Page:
Guest Blog by TerryTheTurtle: November 2012 – The First Citizens United Election and the Last of the American Democratic Experiment?

I think there’s no secret that as a foreigner, I view the American democratic system with an outsider’s eye. It’s the view of one who has not been taught in school from the first day that the American Democratic Experiment is unique, unparalleled and somehow ‘divinely ordained’. It may have been once, but IMO it now more resembles the last days of the Roman Empire when a horse could be Senator  (or even higher office?) and seats were bought and sold in order to ‘rubber-stamp’ the sociopaths and megalomaniacal dictators who ran the place into the dust while plying the plebs with ‘bread and circuses’.

IMO, The SCOTUS ruling on Citizens United (CU) has delivered a fatal blow to the American Democratic Experiment. I think many of you sense it, but until this November’s election is done and the impact of the unlimited corporate money which is on its way now from the American fascist establishment into the election process, you won’t be able to appreciate just how deadly that ruling is.

At the time it was passed, dissenting Justice Stevens wrote:

[Citizens United] “threatens to undermine the integrity of elected institutions across the Nation. The path it has taken to reach its outcome will, I fear, do damage to this institution.” He wrote: “A democracy cannot function effectively when its constituent members believe laws are being bought and sold.”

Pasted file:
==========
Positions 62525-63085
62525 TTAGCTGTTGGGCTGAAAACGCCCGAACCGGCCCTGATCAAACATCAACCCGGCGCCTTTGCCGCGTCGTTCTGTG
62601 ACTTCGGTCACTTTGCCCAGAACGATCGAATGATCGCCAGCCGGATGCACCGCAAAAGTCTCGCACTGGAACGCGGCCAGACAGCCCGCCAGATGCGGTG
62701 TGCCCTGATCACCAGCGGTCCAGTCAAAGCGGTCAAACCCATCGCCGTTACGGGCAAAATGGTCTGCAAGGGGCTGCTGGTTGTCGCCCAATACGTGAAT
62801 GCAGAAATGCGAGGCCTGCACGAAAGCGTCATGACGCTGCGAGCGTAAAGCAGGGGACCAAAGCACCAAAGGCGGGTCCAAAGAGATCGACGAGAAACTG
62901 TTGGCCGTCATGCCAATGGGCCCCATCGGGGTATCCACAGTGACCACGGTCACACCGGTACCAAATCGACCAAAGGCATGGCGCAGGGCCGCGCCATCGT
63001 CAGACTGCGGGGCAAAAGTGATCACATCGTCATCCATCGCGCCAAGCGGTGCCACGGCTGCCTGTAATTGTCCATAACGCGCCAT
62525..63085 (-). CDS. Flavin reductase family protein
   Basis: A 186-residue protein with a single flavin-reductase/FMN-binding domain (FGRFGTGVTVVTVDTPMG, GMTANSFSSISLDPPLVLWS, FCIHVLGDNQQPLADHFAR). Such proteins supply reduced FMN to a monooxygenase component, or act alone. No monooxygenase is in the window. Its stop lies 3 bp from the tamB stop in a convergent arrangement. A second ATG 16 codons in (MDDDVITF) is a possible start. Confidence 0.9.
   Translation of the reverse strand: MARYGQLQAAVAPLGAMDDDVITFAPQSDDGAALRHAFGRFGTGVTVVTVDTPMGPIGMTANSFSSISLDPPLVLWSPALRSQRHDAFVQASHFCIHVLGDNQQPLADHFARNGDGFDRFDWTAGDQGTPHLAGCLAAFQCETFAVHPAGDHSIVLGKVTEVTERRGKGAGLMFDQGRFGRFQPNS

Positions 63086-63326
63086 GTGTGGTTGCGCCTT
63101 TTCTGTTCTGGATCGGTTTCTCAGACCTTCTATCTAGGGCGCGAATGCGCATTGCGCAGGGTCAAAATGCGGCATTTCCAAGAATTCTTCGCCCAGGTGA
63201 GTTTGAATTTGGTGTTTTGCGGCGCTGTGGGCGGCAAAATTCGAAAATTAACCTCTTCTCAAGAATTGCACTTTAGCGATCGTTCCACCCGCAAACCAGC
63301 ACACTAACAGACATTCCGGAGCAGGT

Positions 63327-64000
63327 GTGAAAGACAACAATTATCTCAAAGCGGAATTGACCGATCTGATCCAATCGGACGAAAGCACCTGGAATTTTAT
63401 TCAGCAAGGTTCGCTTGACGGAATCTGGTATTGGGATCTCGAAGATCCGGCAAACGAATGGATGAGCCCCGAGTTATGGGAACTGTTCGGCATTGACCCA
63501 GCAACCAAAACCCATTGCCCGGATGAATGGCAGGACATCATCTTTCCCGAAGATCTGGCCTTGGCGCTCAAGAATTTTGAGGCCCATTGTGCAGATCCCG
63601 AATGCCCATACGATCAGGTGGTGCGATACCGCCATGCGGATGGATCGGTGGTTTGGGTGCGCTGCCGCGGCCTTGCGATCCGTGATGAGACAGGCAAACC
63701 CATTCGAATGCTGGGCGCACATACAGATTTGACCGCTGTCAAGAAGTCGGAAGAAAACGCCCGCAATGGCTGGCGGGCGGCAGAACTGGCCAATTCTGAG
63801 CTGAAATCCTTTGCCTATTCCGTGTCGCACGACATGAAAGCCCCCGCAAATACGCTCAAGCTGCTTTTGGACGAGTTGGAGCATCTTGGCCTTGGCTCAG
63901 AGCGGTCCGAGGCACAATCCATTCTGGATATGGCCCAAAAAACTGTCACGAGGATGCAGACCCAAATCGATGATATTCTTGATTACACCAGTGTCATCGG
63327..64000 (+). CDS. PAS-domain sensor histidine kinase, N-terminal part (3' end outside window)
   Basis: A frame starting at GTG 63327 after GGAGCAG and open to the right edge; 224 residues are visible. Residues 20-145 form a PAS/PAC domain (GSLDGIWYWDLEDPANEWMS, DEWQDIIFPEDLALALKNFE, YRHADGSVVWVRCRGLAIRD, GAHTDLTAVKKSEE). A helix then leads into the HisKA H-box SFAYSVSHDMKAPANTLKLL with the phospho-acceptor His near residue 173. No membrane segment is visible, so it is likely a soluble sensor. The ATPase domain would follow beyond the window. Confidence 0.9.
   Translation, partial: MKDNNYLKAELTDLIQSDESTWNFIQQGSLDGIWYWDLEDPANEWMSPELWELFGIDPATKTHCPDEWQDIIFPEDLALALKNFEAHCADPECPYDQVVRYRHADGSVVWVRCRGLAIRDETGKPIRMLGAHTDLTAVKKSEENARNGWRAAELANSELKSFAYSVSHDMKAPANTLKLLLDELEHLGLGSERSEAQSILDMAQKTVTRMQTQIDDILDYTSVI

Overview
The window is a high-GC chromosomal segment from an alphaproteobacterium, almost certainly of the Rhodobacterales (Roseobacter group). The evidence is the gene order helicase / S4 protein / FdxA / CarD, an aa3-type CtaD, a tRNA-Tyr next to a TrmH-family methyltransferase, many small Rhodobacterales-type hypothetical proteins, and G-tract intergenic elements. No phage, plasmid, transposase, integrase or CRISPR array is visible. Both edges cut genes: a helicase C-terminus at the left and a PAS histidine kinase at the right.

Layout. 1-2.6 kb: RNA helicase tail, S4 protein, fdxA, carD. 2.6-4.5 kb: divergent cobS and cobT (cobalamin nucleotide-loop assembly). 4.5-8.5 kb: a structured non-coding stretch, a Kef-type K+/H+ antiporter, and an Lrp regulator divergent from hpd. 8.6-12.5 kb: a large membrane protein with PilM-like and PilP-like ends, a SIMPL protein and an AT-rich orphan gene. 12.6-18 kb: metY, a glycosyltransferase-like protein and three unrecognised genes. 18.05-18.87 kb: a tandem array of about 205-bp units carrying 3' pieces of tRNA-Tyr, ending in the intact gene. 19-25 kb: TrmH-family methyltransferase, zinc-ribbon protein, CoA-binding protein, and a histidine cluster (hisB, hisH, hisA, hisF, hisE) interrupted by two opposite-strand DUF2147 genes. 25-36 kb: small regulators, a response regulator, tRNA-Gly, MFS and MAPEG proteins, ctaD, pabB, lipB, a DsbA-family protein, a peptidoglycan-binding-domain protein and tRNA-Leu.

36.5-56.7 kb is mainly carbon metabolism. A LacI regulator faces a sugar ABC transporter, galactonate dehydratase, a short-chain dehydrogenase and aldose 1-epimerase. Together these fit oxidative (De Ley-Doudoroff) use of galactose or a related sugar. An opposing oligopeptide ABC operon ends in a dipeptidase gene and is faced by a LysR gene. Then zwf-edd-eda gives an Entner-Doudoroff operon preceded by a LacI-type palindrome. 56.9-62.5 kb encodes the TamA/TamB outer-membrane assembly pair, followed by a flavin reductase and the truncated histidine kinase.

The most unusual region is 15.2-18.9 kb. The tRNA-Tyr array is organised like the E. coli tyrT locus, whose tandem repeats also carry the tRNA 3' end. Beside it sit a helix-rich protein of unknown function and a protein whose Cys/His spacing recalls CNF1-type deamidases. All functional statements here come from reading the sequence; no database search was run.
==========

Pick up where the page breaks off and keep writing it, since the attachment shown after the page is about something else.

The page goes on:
And Stevens took a swipe at corporations too:

“Stevens discussed how the unique qualities of corporations and other artificial legal entities made them dangerous to democratic elections. These legal entities, he argued, have perpetual life, the ability to amass large sums of money, limited liability, no ability to vote, no morality, no purpose outside of profit-making, and no loyalty”

Let’s recap briefly the new rules of the game that Citizens United brings.

1. Anyone and that means any person, or corporation (even foreign owned or registered ones like Halliburton) can spend whatever they want to say whatever they want to influence you the voter as to who to vote for. Money equals free speech under Citizens United and it doesn’t matter where the money comes from and it is the money that decides which ‘free speech’ you hear and which you don’t. Spend just one evening watching Fox ‘News’ and you know what this means.

2. The people and corporations who will spend the most money are the ones who have the most to spend and are most likely to gain from ‘buying’ an election – that is the rich, the 1%, who will have their bought-and-paid-for politicians write the rules in their favour so that they will accumulate even more wealth.

3. They don’t have to tell you who they are in some cases (e.g. 501c4s like the NRA and Karl Rove’s patently fascist SuperPAC for some reason), and even if they do, you won’t know who and how much until *after* the election is decided.

St. Ronald Raygun (yes, really!):

“It has been said that politics is the second oldest profession. I have learned that it bears a striking resemblance to the first.”